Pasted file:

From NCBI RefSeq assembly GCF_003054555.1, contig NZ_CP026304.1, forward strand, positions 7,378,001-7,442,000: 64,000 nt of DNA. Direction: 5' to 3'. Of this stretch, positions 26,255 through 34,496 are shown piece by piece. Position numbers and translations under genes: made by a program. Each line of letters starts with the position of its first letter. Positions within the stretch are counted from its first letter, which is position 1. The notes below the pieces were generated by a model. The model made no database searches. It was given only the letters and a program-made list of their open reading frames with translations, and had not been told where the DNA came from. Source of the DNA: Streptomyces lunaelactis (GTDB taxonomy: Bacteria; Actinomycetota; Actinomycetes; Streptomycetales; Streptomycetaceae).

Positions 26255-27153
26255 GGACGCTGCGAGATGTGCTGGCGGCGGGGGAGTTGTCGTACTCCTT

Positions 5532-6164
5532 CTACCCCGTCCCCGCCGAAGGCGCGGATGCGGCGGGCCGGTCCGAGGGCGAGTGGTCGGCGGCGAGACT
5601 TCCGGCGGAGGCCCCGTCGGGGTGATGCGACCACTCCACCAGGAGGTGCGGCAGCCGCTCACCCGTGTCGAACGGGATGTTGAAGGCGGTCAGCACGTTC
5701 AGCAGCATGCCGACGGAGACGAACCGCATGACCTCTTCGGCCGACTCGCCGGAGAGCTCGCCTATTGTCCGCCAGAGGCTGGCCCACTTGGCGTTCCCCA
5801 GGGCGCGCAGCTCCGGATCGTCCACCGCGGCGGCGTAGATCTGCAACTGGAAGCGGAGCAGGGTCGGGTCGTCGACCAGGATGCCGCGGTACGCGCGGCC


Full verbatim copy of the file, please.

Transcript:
From NCBI RefSeq assembly GCF_003054555.1, contig NZ_CP026304.1, forward strand, positions 7,378,001-7,442,000: 64,000 nt of DNA. Direction: 5' to 3'. Of this stretch, positions 26,255 through 34,496 are shown piece by piece. Position numbers and translations under genes: made by a program. Each line of letters starts with the position of its first letter. Positions within the stretch are counted from its first letter, which is position 1. The notes below the pieces were generated by a model. The model made no database searches. It was given only the letters and a program-made list of their open reading frames with translations, and had not been told where the DNA came from. Source of the DNA: Streptomyces lunaelactis (GTDB taxonomy: Bacteria; Actinomycetota; Actinomycetes; Streptomycetales; Streptomycetaceae).

Positions 26255-27153
26255 GGACGCTGCGAGATGTGCTGGCGGCGGGGGAGTTGTCGTACTCCTT

Positions 5532-6164
5532 CTACCCCGTCCCCGCCGAAGGCGCGGATGCGGCGGGCCGGTCCGAGGGCGAGTGGTCGGCGGCGAGACT
5601 TCCGGCGGAGGCCCCGTCGGGGTGATGCGACCACTCCACCAGGAGGTGCGGCAGCCGCTCACCCGTGTCGAACGGGATGTTGAAGGCGGTCAGCACGTTC
5701 AGCAGCATGCCGACGGAGACGAACCGCATGACCTCTTCGGCCGACTCGCCGGAGAGCTCGCCTATTGTCCGCCAGAGGCTGGCCCACTTGGCGTTCCCCA
5801 GGGCGCGCAGCTCCGGATCGTCCACCGCGGCGGCGTAGATCTGCAACTGGAAGCGGAGCAGGGTCGGGTCGTCGACCAGGATGCCGCGGTACGCGCGGCC